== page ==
Need a definition?
See Old age security.
See Ombudsman for Banking Services and Investments.
A document describing the business of an issuer. This document is designed to help potential buyers make an investment decision when they are considering exempt-market securities.
An exemption that allows companies to sell securities to a wide range of investors based on the availability of an offering memorandum. Anyone can buy securities under this exemption, but there are limits depending on whether they are an eligible or non-eligible investor.
Canada's largest public pension program. You qualify if you are age 65 and you have lived in Canada for at least 10 years after age 18. You may pay tax on your OAS income.
A national, independent and not-for-profit organization that helps resolve disputes between consumers and financial services firms when they can't come to a resolution on their own.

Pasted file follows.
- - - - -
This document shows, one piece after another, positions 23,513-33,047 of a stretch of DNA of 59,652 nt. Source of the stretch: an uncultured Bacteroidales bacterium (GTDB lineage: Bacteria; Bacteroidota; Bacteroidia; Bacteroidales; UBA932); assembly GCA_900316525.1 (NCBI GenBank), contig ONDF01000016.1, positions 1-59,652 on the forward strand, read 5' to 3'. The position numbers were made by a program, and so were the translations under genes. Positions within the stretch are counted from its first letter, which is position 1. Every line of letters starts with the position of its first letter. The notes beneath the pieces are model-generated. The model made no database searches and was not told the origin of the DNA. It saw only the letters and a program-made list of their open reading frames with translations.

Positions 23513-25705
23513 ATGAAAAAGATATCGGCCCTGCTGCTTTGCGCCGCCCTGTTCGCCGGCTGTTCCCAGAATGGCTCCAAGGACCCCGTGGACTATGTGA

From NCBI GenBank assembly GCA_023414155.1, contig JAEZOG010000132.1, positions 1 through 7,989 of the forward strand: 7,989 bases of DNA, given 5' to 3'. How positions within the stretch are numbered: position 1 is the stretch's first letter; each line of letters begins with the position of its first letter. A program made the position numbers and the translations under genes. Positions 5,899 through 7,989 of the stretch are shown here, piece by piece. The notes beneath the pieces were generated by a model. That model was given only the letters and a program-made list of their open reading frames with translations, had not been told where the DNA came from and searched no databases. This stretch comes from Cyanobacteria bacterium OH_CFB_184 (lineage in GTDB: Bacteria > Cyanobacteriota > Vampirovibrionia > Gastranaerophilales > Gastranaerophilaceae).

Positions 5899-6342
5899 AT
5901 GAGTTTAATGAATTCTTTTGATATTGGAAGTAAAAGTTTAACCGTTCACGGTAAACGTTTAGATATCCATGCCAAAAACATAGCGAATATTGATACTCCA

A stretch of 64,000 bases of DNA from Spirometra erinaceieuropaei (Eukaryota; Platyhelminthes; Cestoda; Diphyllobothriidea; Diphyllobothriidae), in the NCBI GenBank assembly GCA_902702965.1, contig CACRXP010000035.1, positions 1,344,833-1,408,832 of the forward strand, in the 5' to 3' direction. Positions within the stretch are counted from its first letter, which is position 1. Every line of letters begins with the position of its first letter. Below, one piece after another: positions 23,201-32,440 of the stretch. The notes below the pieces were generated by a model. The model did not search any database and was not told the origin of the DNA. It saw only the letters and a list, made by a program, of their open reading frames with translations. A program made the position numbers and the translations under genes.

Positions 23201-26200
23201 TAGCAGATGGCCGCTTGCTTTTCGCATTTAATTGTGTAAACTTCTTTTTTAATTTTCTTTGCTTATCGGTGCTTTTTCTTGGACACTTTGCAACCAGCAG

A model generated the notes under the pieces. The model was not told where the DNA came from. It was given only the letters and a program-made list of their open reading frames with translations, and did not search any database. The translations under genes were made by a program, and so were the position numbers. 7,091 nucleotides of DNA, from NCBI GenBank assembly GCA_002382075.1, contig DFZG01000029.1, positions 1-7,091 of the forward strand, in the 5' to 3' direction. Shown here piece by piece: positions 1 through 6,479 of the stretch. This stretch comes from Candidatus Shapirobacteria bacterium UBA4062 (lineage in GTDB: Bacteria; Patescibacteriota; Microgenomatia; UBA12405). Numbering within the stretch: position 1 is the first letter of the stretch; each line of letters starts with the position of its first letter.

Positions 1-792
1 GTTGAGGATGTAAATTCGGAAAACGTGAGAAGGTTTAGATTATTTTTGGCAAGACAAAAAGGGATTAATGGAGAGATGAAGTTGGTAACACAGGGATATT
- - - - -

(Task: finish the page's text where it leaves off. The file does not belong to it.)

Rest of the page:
A brokerage firm that lets you make your own investment choices and carry them out over the internet. You pay lower fees than if you used a full-service broker.
A business that offers professional money management services to investors over the internet. Often referred to as robo-advisors.
An independent Crown corporation that is responsible for regulating the capital markets in Ontario. Its mandate is to provide protection to investors from unfair, improper or fraudulent practices and to foster confidence in fair and efficient capital markets.
A type of mutual fund where there are no limits on the number of units it can sell. If demand is high enough, the fund will continue to issue more. Will also buy back units when investors want to sell. Most mutual funds are open-ended.
A type of loan that lets you borrow the money you need when you need it, up to a set amount.
A detailed statement of a business's income, spending and taxes. It shows the health of the business over a period of time, including whether it has made or lost money. Also called an income statement.
An investment that gives you the right to buy or sell it at a set price by a set date. The buy right is termed a "call" option, and the sell right is termed a "put" option. You buy options on a stock exchange.
See Ontario Securities Commission.
Dealer networks where "unlisted stocks are traded.